Soaring, joyous music filled New Shiloh Baptist Church yesterday for the funeral of Nathan M. Carter Jr. -- much as he had planned it.
The Morgan State University Choir that he molded, directed and loved for 34 years brought the congregation to its feet, singing and clapping with their first hymn, "Rise, Shine, Give God the Glory."
Nathan Carter died Thursday of pancreatic cancer at age 68 after a prolonged illness. He had made the Morgan choir an internationally renowned and award-winning organization.
Yesterday, his body lay in a Burgundy mahogany casket adorned with roses before a bank of floral tributes at the center of the sanctuary. His wife, Jean Roane Carter, sat with family members and friends in the first pew as religious, academic and political figures paid tribute from the pulpit.
The 2,500-capacity sanctuary was full, and many stood in the back or watched by closed-circuit television in adjoining rooms. Two big screens beside the altar showed the singing and preaching larger than life-size. The church was full by 10 a.m., an hour before the services began; they continued for more than three hours.
The Morgan choir swelled to more than 200, with alumni joining the undergraduate singers. They filled the stage behind the altar and stood on the stairs rising to the balconies.
"Once you're in the choir, then you're always in the choir," said Doris Gray, a technical writer who sang with the chorus on its 1974 European tour. "Nathan made you love music."
People said that over and over during the services.
Dr. Carter had planned much of his funeral. He called his brother, the Rev. Harold A. Carter, the pastor of New Shiloh, to his bedside about a month ago saying, "Hal, I need to see you," the minister said.
"He asked me: 'Will you preach my funeral?'" Mr. Carter said. "How could I say no? I remember sleeping in bed with him in Selma, Alabama. That little room with Mama's quilt on top of us. When that quilt slid down on my side of the bed, there was a fight. When it slid down on his side, there was a fight, too.
"How could I say no?"
Nathan Carter, dying, had a Palm Pilot and was still writing scores.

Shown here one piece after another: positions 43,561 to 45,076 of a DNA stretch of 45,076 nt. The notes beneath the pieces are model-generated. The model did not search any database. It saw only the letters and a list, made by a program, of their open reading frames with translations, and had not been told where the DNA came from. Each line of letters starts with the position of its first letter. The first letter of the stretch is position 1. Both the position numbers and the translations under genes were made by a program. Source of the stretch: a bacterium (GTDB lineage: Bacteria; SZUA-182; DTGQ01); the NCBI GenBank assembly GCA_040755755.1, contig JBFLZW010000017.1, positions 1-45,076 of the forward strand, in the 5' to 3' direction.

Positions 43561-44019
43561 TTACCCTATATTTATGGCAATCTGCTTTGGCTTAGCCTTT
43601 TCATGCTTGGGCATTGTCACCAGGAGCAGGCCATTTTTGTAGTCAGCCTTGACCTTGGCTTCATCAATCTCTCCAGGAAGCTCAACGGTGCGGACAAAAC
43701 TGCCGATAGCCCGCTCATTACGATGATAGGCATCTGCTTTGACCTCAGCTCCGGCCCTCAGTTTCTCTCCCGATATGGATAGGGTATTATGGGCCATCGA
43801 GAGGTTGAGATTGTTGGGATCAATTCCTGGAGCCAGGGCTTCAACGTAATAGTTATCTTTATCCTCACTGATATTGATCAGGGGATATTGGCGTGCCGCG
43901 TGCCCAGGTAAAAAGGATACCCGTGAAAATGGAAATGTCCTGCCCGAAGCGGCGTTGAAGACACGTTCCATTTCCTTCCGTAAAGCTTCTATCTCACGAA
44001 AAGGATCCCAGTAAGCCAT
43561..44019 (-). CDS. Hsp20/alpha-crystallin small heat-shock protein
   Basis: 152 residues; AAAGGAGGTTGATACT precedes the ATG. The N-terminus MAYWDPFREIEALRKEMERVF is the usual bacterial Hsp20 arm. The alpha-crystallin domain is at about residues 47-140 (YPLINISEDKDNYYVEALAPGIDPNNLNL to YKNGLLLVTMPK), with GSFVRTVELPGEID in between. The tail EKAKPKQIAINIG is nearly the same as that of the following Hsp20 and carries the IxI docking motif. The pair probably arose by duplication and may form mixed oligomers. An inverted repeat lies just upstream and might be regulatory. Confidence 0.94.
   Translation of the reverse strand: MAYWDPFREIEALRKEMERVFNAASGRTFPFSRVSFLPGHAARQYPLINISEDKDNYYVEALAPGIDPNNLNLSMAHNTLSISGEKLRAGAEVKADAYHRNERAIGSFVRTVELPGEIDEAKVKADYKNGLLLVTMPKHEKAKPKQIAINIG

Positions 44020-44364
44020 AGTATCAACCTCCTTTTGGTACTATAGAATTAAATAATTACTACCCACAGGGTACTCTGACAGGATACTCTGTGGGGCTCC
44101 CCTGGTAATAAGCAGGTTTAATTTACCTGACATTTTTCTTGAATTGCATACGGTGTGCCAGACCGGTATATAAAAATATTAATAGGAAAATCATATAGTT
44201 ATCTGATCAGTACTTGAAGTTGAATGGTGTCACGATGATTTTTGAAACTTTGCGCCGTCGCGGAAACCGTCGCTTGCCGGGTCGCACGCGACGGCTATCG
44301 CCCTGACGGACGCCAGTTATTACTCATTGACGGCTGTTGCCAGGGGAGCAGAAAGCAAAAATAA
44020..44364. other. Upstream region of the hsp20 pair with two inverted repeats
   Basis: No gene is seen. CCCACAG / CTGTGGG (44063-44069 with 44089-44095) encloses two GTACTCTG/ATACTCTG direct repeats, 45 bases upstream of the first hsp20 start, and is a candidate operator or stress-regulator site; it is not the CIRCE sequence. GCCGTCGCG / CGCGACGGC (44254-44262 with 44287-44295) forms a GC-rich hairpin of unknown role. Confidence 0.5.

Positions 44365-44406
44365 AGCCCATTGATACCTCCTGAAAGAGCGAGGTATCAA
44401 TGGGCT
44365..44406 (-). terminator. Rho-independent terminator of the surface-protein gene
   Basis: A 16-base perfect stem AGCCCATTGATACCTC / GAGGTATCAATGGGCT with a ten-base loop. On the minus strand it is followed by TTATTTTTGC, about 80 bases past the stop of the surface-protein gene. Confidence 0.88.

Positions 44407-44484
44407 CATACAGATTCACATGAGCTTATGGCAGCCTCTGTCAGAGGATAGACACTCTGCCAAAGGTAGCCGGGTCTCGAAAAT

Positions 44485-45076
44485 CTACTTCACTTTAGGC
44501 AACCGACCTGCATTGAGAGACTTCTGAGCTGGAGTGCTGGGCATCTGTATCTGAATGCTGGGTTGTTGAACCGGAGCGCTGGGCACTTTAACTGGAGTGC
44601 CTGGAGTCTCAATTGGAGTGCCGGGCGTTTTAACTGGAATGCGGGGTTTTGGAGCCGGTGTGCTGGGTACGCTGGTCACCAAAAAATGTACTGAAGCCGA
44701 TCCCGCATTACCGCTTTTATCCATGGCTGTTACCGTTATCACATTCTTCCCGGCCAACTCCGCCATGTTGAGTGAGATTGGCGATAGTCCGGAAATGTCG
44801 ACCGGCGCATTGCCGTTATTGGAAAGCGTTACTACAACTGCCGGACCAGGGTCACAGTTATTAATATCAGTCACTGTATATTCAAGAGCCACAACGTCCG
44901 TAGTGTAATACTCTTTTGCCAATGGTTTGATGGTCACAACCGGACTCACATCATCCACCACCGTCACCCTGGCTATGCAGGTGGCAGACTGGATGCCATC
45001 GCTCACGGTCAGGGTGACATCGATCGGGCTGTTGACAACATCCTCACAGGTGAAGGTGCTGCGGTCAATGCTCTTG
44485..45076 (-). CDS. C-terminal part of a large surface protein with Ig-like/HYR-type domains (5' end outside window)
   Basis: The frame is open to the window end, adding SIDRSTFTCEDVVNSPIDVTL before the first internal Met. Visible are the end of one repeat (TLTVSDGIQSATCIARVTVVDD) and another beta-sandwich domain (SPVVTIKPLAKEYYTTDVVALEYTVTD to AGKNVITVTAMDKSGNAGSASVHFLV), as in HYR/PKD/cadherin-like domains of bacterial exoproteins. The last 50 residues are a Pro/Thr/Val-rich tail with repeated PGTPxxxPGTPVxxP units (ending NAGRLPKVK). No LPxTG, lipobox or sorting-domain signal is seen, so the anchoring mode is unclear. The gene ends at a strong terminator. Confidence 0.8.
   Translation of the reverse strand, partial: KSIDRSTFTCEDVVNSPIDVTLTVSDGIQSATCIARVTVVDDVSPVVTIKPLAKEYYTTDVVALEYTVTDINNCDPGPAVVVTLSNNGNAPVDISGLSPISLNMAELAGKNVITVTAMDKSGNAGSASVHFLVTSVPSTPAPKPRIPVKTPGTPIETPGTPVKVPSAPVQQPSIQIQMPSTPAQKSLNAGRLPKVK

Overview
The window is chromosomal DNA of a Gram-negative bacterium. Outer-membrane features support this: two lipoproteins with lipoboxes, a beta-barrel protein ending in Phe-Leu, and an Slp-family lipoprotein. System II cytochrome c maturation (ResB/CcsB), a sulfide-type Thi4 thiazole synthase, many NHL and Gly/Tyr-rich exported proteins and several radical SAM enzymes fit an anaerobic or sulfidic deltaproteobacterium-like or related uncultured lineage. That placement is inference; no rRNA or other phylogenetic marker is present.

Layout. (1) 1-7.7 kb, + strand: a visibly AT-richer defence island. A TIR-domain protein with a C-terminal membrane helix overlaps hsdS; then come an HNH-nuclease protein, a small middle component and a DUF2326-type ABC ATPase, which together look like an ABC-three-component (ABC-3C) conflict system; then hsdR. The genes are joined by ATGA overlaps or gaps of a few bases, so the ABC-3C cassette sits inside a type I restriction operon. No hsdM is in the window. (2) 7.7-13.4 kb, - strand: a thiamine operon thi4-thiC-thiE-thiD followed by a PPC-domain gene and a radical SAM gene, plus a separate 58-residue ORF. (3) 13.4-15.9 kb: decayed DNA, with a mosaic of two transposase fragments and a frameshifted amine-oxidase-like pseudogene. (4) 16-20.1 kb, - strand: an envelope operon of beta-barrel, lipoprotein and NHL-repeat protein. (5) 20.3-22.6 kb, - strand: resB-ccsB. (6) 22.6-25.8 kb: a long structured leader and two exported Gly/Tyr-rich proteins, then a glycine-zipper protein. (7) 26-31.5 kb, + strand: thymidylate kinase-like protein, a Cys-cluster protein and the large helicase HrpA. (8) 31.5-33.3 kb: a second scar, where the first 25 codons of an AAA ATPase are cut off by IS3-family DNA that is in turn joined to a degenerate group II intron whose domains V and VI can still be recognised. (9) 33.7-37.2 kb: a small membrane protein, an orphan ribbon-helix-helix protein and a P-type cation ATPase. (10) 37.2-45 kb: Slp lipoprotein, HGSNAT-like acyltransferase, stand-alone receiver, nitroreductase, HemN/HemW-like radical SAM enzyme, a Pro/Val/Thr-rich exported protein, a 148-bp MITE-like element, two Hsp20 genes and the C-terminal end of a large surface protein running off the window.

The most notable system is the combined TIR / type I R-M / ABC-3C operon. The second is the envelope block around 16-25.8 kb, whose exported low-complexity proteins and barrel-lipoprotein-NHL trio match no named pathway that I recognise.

"He said, 'I don't want my funeral to be sad,'" the pastor said. "'I want it to be about music.'"
So his brother preached an impassioned sermon that roused the congregation to exultation and moved the Morgan chorus to sway in time with his words. He said his brother "came out of a tradition where all kinds of songs were sung."
"Those ancestors of ours, they took their vision and their pain; they took their struggles, and they took their hardships and turned them into music. They gave us truths you can't get at Oxford."
He noted that former President Bill Clinton and his wife, Sen. Hillary Rodham Clinton, sent a note expressing their concern during the illness. Dr. Carter had led the Morgan choir at the White House during the Clinton administration and for Presidents Ronald Reagan and Jimmy Carter.
Mr. Carter said Simmie Knox, a portrait painter and sculptor who recently completed the official White House portrait of Bill Clinton, had been commissioned to do a portrait bust of Dr. Carter to be placed in the atrium of the Murphy Fine Arts Center at Morgan State. Dr. Carter was instrumental in getting the Murphy Center built.
The music Dr. Carter wanted began with the New Shiloh choir, led by Demetrius Taylor, singing a rousing version of "May the Lord Be Praised" with a gospel performance by soprano Elizabeth Houge. Dr. Carter was a longtime member of his brother's church and had served as headmaster of the New Shiloh School of Music since 1994, when it was formed.
The pulsating gospel of the New Shiloh choir was propelled and punctuated by strong drumming with trumpet and trombone accents that gave the music the edge of a New Orleans jazz funeral.
Dr. Carter's daughter, Lynn Carter, a classical soprano, sang "I Know My Redeemer Liveth," from Handel's Messiah, accompanied by Eric Conway, chairman of the fine arts department at Morgan and Dr. Carter's associate choir director. Issachah Savage, a tenor who was one of Dr. Carter's proteges at Morgan, sang the evergreen Thomas Dorsey hymn "Precious Lord" in an arrangement by his mentor.
Many clergymen were called to the altar to offer tributes to Dr. Carter. They included the Rev. Frank M. Reid III, pastor of Bethel African Methodist Episcopal Church and stepbrother of former Mayor Kurt L. Schmoke. Earl Richardson, president of Morgan, praised Dr. Carter profusely, as did Mayor Martin O'Malley.
"If one should look for God's beauty in this earth, one need look no further than his eyes and that broad smile," Mr. O'Malley said. "What Frederick Douglass did around the world with oratory, Dr. Nathan Carter did around the world with music. Dr. Carter made our city a better place, a more joyful place."
In a fond remembrance during his turn, Dr. Carter's son, Ryan, said: "Everybody knows that my dad was one of the most extraordinary musicians of his or any era. Everybody knows my dad's wardrobe was so extensive and expensive and, let's say, outlandish from time to time, that he had only one peer -- the late, great Liberace."
He drew hearty laughs. Everybody did know of the ruffles and flourishes of Dr. Carter's performance costumes.
But there was more than the music of his life to talk about.
He said his father loved sports and sporting events and that they went to Orioles and Ravens games together.
"He was a champion bowler," Ryan Carter said. "He had an average in the low 200s."
"The few times I went bowling with Dad," Ryan Carter said, "he whupped me."